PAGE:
Erich Wolfgang Korngold (German: [ˈeːʁɪç ˈvɔlfɡaŋ ˈkɔʁnɡɔlt]; May 29, 1897 – November 29, 1957) was an Austrian composer and conductor, who adopted US nationality after fleeing from Europe. A child prodigy, he became one of the most important and influential composers in Hollywood history. He was a noted pianist and composer of classical music, along with music for Hollywood films, and the first composer of international stature to write Hollywood scores.When he was 11, his ballet Der Schneemann (The Snowman), became a sensation in Vienna, followed by his Second Piano Sonata, which he wrote at age 13, played throughout Europe by Artur Schnabel. His one-act operas Violanta and Der Ring des Polykrates were premiered in Munich in 1916, conducted by Bruno Walter. At 23, his opera Die tote Stadt (The Dead City) premiered in Hamburg and Cologne. In 1921 he conducted the Hamburg Opera. During the 1920s he re-orchestrated, re-arranged and nearly re-composed several operettas by Johann Strauss II. By 1931 he was a professor of music at the Vienna State Academy. At the request of motion picture director Max Reinhardt, and due to the rise of the Nazi regime, Korngold moved to Hollywood in 1934 to write music scores for films. His first was Reinhardt's A Midsummer Night's Dream (1935). He subsequently wrote scores for such films as Captain Blood (1935), which helped boost the career of its starring newcomer, Errol Flynn. His score for Anthony Adverse (1936) won an Oscar and was followed two years later with another Oscar for The Adventures of Robin Hood (1938). Overall, he wrote the score for 16 Hollywood films, receiving two more nominations. Along with Max Steiner and Alfred Newman, he is one of the founders of film music. Although his late classical Romantic compositions were no longer as popular when he died in 1957, his music underwent a resurgence of interest in the 1970s beginning with the release of the RCA Red Seal album The Sea Hawk: The Classic Film Scores of Erich Wolfgang Korngold (1972). This album, produced by his son George Korngold, was hugely popular and ignited interest in other film music of his and of other composers like Steiner and in his concert music, which often incorporated popular themes from his film scores (an example being the Violin Concerto in D, Op. 35, which incorporated his themes from four different motion picture scores and is a part of the standard repertoire).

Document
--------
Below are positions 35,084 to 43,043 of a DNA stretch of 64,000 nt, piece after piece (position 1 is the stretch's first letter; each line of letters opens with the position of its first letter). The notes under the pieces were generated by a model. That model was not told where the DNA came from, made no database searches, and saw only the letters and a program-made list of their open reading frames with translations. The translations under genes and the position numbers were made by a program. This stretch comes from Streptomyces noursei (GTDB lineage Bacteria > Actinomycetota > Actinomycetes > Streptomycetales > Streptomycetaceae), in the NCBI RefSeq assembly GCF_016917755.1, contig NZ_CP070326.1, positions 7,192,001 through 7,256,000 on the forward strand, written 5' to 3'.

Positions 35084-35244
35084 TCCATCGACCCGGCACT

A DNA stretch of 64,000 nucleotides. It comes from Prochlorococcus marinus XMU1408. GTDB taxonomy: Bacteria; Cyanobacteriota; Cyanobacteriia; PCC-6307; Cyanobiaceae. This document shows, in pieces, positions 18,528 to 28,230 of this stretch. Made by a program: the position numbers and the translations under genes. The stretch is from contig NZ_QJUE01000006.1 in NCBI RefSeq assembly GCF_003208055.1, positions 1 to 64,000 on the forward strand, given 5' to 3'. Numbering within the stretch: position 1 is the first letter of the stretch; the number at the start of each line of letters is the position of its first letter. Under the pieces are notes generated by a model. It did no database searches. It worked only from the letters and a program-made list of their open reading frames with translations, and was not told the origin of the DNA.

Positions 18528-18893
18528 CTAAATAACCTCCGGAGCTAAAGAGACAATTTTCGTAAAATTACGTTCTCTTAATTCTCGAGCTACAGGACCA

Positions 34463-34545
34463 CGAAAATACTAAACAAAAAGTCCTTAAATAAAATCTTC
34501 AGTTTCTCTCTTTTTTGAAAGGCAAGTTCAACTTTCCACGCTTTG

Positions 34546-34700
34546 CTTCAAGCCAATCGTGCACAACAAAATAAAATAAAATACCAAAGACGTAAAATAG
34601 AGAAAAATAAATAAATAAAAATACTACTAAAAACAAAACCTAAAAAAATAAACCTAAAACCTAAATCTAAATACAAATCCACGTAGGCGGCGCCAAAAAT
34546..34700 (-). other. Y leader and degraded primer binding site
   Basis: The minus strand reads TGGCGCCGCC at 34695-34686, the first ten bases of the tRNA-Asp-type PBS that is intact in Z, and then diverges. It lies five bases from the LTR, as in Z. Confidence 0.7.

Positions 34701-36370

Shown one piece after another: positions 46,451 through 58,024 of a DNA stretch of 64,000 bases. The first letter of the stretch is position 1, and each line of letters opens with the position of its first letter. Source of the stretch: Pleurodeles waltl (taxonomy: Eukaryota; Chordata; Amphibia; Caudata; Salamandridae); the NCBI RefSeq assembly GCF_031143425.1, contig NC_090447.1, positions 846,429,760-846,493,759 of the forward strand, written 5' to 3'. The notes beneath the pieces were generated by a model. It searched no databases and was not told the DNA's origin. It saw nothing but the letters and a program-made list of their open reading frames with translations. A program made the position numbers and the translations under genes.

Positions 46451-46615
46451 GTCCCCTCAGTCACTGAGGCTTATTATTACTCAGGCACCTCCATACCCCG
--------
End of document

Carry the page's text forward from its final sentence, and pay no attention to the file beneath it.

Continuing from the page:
Photo of Anton Reicha

10. Anton Reicha (1770 - 1836)

With an HPI of 61.57, Anton Reicha is the 10th most famous Czech Composer.  His biography has been translated into 32 different languages.

Anton (Antonín, Antoine) Joseph Reicha (Rejcha) (26 February 1770 – 28 May 1836) was a Czech-born, Bavarian-educated, later naturalized French composer and music theorist. A contemporary and lifelong friend of Beethoven, he is now best remembered for his substantial early contributions to the wind quintet literature and his role as teacher of pupils including Franz Liszt, Hector Berlioz and César Franck. He was also an accomplished theorist, and wrote several treatises on various aspects of composition. Some of his theoretical work dealt with experimental methods of composition, which he applied in a variety of works such as fugues and études for piano and string quartet. None of the advanced ideas he advocated in the most radical of his music and writings, such as polyrhythm, polytonality and microtonal music, were accepted or employed by other nineteenth-century composers. Due to Reicha's unwillingness to have his music published (like Michael Haydn before him), he fell into obscurity soon after his death and his life and work have yet to be intensively studied.


Pantheon has 60 people classified as Czech composers born between 1567 and 1959. Of these 60, 1 (1.67%) of them are still alive today. The most famous living Czech composers include Vladimír Franz. The most famous deceased Czech composers include Antonín Dvořák, Gustav Mahler, and Bedřich Smetana. As of April 2024, 3 new Czech composers have been added to Pantheon including Christoph Demantius, Andreas Hammerschmidt, and Karel Husa.

Living Czech Composers

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Deceased Czech Composers

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Newly Added Czech Composers (2024)

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Overlapping Lives

Which Composers were alive at the same time? This visualization shows the lifespans of the 25 most globally memorable Composers since 1700.